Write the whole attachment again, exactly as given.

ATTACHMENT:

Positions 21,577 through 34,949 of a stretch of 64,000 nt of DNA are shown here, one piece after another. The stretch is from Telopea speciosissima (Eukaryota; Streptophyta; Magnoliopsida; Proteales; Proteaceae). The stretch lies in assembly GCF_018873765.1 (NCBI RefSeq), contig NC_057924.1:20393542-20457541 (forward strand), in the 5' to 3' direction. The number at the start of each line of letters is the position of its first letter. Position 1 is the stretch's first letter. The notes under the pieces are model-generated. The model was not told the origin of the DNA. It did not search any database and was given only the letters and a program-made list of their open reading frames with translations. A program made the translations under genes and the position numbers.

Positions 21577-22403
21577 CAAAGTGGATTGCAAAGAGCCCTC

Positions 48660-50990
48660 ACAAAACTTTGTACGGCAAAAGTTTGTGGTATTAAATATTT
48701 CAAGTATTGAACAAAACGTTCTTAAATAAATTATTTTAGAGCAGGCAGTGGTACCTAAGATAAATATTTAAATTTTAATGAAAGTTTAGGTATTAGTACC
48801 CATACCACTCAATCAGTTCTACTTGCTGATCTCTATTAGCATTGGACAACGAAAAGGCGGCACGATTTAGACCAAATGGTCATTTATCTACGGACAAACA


Positions 21,577 through 34,949 of a stretch of 64,000 nt of DNA are shown here, one piece after another. The stretch is from Telopea speciosissima (Eukaryota; Streptophyta; Magnoliopsida; Proteales; Proteaceae). The stretch lies in assembly GCF_018873765.1 (NCBI RefSeq), contig NC_057924.1:20393542-20457541 (forward strand), in the 5' to 3' direction. The number at the start of each line of letters is the position of its first letter. Position 1 is the stretch's first letter. The notes under the pieces are model-generated. The model was not told the origin of the DNA. It did not search any database and was given only the letters and a program-made list of their open reading frames with translations. A program made the translations under genes and the position numbers.

Positions 21577-22403
21577 CAAAGTGGATTGCAAAGAGCCCTC

Positions 48660-50990
48660 ACAAAACTTTGTACGGCAAAAGTTTGTGGTATTAAATATTT
48701 CAAGTATTGAACAAAACGTTCTTAAATAAATTATTTTAGAGCAGGCAGTGGTACCTAAGATAAATATTTAAATTTTAATGAAAGTTTAGGTATTAGTACC
48801 CATACCACTCAATCAGTTCTACTTGCTGATCTCTATTAGCATTGGACAACGAAAAGGCGGCACGATTTAGACCAAATGGTCATTTATCTACGGACAAACA